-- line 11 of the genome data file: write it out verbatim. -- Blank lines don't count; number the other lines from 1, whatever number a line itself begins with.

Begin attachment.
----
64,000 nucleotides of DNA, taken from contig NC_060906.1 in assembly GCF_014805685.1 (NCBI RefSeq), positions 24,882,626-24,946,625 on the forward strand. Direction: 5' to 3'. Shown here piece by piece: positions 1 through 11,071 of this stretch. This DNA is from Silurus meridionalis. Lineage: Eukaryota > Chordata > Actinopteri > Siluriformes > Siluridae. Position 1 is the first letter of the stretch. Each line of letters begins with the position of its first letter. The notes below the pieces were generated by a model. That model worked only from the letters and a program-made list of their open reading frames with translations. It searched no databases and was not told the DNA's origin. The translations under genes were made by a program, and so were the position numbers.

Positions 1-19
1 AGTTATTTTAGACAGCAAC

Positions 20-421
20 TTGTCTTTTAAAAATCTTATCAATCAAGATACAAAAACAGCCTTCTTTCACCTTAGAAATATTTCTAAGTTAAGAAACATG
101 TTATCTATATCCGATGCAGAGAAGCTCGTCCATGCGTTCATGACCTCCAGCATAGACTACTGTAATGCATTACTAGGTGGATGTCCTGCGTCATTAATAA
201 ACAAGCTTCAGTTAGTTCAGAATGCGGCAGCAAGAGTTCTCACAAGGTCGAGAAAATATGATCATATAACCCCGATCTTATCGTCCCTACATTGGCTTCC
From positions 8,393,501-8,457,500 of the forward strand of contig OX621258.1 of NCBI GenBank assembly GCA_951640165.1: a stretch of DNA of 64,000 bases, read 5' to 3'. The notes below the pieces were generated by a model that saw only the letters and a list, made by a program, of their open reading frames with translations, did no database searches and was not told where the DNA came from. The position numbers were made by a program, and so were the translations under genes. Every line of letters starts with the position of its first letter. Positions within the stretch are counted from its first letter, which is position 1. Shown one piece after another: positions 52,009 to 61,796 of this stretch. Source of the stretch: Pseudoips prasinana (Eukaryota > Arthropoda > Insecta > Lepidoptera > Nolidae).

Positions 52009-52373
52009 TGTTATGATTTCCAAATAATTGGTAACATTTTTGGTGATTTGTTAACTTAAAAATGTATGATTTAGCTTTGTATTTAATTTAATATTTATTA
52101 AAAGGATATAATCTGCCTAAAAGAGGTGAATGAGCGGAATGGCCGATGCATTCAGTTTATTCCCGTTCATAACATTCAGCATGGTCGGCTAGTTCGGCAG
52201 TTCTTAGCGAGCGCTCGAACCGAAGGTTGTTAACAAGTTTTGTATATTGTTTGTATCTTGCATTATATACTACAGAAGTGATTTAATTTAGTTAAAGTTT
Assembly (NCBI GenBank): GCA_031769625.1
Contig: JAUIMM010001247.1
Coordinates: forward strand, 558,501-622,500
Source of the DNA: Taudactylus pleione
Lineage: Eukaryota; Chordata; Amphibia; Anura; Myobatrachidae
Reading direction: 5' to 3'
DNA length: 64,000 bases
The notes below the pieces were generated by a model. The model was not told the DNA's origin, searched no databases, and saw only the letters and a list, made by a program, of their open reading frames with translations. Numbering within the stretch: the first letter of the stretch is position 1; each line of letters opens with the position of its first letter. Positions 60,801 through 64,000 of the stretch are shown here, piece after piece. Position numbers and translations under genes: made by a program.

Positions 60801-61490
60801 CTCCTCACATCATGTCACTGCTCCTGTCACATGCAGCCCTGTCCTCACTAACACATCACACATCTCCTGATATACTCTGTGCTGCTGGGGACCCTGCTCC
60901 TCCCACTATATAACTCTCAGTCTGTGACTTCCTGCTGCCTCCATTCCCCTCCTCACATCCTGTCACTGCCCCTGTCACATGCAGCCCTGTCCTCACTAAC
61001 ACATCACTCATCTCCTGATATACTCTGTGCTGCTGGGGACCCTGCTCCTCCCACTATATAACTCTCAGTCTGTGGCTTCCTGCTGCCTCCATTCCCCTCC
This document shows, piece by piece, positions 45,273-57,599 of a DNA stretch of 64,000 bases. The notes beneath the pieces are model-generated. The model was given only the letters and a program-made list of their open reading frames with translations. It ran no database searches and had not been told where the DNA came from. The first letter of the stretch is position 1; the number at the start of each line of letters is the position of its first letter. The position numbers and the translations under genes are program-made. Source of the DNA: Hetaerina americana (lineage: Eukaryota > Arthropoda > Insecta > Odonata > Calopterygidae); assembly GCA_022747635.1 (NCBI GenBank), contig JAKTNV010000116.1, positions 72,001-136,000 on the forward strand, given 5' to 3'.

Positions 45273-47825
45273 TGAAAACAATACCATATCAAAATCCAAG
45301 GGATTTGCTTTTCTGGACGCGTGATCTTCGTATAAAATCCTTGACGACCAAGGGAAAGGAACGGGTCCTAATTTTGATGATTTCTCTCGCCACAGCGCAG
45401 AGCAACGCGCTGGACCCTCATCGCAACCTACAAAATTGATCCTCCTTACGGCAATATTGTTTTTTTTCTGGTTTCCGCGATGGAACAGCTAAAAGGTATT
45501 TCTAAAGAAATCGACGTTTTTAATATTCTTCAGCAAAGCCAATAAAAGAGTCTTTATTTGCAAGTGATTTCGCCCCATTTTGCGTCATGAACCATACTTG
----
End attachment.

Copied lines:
52101 AAAGGATATAATCTGCCTAAAAGAGGTGAATGAGCGGAATGGCCGATGCATTCAGTTTATTCCCGTTCATAACATTCAGCATGGTCGGCTAGTTCGGCAG